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Present Simple Continuous 4

IV. Forming Questions and Negatives in the Present Continuous Tense

Effectively using the present continuous tense involves not only making affirmative statements but also asking questions and forming negatives. This section will guide you through these essential aspects.

Forming Questions

Questions in the present continuous tense are formed by rearranging the sentence structure to place the form of ‘be’ (am, is, are) before the subject, followed by the verb in its -ing form.


Am I speaking too fast?

Is she eating her lunch?

Are they watching the movie?

These questions are ideal for inquiring about actions in progress or current situations.

Yes/No Questions and Short Answers

For yes/no questions, the structure remains the same, and short answers usually involve the appropriate form of ‘be’ (am, is, are).


Question: Are you learning English?

Short Answer: Yes, I am. / No, I’m not.

Question: Is he working today?

Short Answer: Yes, he is. / No, he isn’t.

Forming Negative Sentences

To make negative sentences in the present continuous tense, ‘not’ is added after the form of ‘be’ and before the verb-ing.


I am not (I’m not) reading that book.

She is not (isn’t) coming to the party.

They are not (aren’t) playing football right now.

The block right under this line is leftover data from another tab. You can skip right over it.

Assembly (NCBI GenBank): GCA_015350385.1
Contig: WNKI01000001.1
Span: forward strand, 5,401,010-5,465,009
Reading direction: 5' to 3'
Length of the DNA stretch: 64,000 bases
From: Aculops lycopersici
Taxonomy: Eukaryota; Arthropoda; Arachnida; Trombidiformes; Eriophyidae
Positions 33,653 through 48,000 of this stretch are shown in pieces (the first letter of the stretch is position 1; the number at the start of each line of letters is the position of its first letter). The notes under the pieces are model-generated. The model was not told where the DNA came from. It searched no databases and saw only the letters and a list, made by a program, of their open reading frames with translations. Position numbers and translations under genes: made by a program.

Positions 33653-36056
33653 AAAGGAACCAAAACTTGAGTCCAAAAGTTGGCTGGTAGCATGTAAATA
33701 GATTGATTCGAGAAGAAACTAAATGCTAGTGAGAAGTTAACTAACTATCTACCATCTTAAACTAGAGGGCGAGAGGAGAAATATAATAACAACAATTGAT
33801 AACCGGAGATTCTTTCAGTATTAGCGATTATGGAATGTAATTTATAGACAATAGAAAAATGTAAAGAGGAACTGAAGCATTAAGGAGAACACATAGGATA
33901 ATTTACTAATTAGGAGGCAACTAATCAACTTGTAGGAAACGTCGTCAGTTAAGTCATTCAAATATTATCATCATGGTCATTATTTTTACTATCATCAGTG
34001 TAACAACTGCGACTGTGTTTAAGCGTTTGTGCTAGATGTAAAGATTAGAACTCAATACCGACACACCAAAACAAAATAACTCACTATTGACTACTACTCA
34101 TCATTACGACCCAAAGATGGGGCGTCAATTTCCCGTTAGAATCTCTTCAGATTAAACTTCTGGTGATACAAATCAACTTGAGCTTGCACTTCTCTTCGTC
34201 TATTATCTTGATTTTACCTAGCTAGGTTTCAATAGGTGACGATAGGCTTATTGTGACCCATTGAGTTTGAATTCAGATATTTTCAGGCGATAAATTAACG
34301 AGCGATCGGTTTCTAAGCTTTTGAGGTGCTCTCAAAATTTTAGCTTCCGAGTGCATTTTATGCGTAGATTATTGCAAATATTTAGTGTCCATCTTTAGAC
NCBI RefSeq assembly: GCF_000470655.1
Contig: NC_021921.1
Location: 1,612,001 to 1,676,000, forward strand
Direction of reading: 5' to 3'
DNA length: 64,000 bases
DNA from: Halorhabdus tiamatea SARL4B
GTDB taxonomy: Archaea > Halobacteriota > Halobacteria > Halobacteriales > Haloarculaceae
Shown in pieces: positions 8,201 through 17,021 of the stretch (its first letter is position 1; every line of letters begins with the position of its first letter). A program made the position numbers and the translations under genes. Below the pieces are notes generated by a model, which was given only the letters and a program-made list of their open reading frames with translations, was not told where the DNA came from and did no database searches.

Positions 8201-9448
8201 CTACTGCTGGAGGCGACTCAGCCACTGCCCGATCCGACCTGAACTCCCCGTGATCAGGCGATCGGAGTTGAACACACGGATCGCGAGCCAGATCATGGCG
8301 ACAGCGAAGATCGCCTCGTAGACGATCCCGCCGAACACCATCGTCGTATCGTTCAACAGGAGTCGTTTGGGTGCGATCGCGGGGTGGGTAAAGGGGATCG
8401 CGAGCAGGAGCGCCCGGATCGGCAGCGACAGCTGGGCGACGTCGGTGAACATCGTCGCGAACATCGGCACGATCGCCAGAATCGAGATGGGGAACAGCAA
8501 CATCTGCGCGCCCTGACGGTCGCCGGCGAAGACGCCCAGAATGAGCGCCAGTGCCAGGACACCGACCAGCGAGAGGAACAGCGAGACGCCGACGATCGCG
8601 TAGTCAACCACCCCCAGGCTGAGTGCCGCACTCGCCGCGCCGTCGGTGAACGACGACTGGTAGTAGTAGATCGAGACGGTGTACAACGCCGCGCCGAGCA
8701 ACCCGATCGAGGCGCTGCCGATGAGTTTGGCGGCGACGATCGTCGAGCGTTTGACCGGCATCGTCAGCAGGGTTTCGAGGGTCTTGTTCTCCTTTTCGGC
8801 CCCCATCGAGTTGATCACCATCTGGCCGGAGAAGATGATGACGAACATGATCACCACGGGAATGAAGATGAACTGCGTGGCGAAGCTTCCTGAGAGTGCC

These negatives are used to deny actions or situations that are happening at the moment or to negate temporary situations.

Common Mistakes to Avoid

Incorrect Verb Form: Ensure the main verb ends in -ing. For example, “He is cook” is incorrect; it should be “He is cooking.”

Misplacing ‘Not’: Remember that ‘not’ should follow ‘am’, ‘is’, or ‘are’. A common mistake is placing it after the main verb.

Overuse in Inappropriate Contexts: Be cautious not to overuse the present continuous for situations that are permanent or habitual, which require the present simple tense.


Understanding how to correctly form questions and negatives in the present continuous tense is crucial for effective communication. It allows for a more dynamic and varied expression, essential in both spoken and written English. In the next section, we will delve into practical tips for using this tense and common mistakes to be aware of.

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